September 22, 2018 | ° F

New Rutgers sorority hosts “Are You Smarter Than a 5th Grader" themed fundraiser


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Paulee Manich, Sonya Abrams and Hannah Cohn are all members of Sigma Alpha Epsilon Pi. Many of the organization’s events are centered around Judaism, as members participate in weekly services at Hillel House on College Avenue.  


Tuesday night, the Sigma Alpha Epsilon Pi sorority along with Sigma Alpha Mu hosted “Are You Smarter Than a 5th Grader,” a fundraising event at the Hillel House on College Avenue.

All proceeds from entry fees and snacks went to the American Jewish World Service (AJWS), an international organization devoted to promoting human rights and fighting poverty in underdeveloped parts of the world. It is inspired by the Jewish commitment to justice, and works to advance the rights of oppressed people worldwide, according to the organization's website.

The event, which was open to the public, had students answer a round of eight questions on different topics, with each round more difficult than the last. Students competed in teams and faced off against each other, seeing who could get the most questions right.

Sigma Alpha Epsilon Pi is a new sorority focused on Jewish interests. It is all-inclusive and has 11 active chapters in seven states, according to its website. Founded in 1998 at the University of California, Davis, it focuses on sisterhood and the Jewish community while also maintaining many aspects of greek life.  

“Sigma is special in that we are a Jewish-interest sorority,” said Hannah Cohn, the philanthropy chair for the sorority and a School of Environmental and Biological Sciences sophomore, in an email. “A lot of our events are surrounded by Judaism like religious events, Jewish holiday events and we participate in weekly services at Hillel. We are a proud Jewish organization!” 

Miraz Rafaeli, a founding member of the sorority and its current president, said that Epsilon Pi is a social organization that meets the Panhellenic requirements — but that Jewish sisterhood and community is its main focus.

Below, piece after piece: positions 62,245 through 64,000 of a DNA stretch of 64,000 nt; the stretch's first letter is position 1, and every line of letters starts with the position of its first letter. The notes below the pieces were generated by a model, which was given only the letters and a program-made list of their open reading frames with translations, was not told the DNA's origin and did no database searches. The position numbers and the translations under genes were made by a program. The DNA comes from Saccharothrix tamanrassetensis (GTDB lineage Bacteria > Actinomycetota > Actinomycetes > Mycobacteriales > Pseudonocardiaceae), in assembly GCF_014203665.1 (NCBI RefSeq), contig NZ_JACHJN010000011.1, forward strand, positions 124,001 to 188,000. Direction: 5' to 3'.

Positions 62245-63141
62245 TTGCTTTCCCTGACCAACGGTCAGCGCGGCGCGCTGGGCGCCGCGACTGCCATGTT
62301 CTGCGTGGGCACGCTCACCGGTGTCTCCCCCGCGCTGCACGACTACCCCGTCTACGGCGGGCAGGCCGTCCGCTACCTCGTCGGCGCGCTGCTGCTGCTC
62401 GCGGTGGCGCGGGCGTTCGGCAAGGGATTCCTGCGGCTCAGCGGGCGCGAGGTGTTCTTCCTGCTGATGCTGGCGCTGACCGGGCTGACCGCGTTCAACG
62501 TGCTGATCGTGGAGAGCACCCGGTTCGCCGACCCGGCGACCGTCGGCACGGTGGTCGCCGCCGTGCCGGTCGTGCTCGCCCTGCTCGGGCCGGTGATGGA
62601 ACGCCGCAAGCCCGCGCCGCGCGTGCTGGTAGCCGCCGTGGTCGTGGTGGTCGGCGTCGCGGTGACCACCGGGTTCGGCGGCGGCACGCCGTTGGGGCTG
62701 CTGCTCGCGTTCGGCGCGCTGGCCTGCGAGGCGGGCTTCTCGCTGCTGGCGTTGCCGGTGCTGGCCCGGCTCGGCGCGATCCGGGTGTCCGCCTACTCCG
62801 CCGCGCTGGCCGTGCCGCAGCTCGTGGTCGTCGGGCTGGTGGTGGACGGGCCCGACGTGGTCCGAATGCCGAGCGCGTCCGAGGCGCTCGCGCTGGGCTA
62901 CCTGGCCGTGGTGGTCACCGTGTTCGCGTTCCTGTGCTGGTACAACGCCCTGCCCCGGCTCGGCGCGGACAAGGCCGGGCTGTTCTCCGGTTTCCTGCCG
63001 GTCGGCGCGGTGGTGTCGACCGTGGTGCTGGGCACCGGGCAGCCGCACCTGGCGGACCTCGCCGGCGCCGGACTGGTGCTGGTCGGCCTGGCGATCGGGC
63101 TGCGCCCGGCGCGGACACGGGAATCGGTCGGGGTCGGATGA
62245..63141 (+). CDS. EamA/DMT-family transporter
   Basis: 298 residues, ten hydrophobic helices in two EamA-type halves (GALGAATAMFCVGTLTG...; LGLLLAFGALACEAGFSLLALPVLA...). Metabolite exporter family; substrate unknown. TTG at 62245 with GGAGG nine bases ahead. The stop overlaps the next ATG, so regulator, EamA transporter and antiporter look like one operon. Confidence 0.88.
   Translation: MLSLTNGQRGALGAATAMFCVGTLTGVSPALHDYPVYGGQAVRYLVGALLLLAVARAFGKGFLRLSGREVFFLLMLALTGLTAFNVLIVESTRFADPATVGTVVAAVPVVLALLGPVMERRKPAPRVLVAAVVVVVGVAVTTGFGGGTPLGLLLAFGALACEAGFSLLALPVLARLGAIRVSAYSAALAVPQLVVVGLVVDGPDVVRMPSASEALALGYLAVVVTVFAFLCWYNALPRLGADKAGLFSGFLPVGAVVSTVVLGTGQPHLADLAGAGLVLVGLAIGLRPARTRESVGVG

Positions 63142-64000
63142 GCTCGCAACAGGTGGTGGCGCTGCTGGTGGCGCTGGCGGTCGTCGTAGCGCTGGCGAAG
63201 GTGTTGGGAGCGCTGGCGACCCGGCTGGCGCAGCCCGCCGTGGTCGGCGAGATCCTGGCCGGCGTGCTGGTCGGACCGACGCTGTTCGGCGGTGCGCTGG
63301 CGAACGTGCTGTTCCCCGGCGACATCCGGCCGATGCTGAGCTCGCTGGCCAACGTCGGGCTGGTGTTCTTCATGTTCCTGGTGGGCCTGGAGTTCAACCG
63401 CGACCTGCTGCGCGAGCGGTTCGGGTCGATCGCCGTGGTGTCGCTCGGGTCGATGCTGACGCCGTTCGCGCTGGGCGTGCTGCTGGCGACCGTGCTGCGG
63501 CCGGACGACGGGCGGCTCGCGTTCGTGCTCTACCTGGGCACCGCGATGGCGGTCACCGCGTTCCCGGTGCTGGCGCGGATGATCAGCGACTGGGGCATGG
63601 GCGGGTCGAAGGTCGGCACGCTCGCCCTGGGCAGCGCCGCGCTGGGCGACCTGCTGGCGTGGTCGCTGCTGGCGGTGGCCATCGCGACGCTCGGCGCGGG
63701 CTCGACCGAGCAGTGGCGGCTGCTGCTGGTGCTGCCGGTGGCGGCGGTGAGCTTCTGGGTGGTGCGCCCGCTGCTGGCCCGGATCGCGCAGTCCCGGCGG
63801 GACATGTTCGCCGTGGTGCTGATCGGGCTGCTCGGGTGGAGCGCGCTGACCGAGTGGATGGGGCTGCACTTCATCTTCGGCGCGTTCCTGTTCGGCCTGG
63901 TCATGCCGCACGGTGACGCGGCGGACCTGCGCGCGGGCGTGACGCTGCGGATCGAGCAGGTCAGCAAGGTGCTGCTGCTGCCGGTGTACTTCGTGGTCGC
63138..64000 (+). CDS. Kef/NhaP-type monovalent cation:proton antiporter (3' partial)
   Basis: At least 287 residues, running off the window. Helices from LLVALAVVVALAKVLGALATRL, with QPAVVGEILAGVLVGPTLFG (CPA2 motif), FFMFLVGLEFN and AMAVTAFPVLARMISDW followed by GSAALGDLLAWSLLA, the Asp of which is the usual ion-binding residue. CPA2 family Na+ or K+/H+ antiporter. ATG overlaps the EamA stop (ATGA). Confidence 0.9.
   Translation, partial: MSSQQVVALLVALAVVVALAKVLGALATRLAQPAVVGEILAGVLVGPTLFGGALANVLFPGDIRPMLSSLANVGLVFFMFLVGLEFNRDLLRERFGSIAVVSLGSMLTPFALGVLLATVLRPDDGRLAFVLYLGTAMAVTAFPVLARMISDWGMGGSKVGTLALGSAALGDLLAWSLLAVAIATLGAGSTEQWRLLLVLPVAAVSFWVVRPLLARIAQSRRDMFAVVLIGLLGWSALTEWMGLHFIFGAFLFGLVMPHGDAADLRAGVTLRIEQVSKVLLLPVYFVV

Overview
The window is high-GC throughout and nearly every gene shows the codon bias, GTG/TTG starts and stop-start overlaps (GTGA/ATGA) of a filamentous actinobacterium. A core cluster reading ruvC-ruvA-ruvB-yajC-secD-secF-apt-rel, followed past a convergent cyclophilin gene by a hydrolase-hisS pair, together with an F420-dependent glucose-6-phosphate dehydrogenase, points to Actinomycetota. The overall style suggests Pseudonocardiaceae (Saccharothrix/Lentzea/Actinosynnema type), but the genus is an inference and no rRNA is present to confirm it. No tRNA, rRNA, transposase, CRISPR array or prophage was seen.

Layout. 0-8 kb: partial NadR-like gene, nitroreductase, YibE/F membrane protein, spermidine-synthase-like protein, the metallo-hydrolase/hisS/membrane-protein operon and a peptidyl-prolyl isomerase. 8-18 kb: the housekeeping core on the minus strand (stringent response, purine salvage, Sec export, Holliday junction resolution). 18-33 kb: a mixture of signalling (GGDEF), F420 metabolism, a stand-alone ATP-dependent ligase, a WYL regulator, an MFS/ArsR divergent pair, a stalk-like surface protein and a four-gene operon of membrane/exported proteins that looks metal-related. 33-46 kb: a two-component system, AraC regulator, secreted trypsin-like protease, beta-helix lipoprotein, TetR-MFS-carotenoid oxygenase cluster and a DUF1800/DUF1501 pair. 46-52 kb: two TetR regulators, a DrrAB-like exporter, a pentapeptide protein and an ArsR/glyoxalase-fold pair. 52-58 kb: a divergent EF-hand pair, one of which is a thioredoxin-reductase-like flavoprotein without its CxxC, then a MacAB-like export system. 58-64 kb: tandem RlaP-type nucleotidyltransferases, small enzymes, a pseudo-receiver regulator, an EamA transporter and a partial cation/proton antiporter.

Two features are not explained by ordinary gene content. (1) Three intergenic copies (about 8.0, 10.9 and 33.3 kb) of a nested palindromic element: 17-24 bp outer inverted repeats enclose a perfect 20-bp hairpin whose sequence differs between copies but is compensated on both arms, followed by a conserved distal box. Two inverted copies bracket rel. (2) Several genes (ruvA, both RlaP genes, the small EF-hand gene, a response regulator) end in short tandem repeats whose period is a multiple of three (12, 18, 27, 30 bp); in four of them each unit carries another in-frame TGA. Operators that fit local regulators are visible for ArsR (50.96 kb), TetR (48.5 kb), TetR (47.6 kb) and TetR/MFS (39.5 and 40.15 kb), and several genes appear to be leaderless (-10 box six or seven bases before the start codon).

The School of Arts and Sciences sophomore said the sorority was chartered last semester and currently runs most of its events through the Hillel House on College Avenue.

“Hillel is like a Jewish Student center,” Rafaeli said. “Anyone can come in here and study, and it hosts many different events.” 

She said Sigma Alpha Epsilon Pi hosts frequent philanthropic events, mostly for Jewish organizations and causes. Many of its members are involved with other Jewish programs and events, like the Jewish Agency Israel Fellows program and Birthright Israel. 

Hillel is an international organization devoted to serving Jewish students on campuses all across the world, according to its website. A “Hillel” is a center that serves the Jewish student body of a particular institution of higher education. These centers seek to promote Jewish leadership, community and to help students build connections and stay involved in Jewish life during and after college.

There are more than 500 Hillel communities on campuses all across America. Rutgers Hillel was founded in 1943, and has been serving the Jewish-undergraduate student body ever since, according to its website. Last spring, the organization finished constructing its $18-million, 35,000-square-foot facility on College Avenue, called the Eva and and Arie Halpern Hillel House.

The building serves the community by supporting many different student groups, and providing a safe space for Jewish students to congregate. Hillel hosts many events and programs that help students connect with the community, such as lecture, films, religious activities, concerts, classes, Shabbat activities and many other services.  

It serves approximately 6,400 Jewish undergraduate students at the University. 


Andrew Petryna

Andrew Petryna is a School of Arts and Sciences first-year student. He is a contributing writer for The Daily Targum. 


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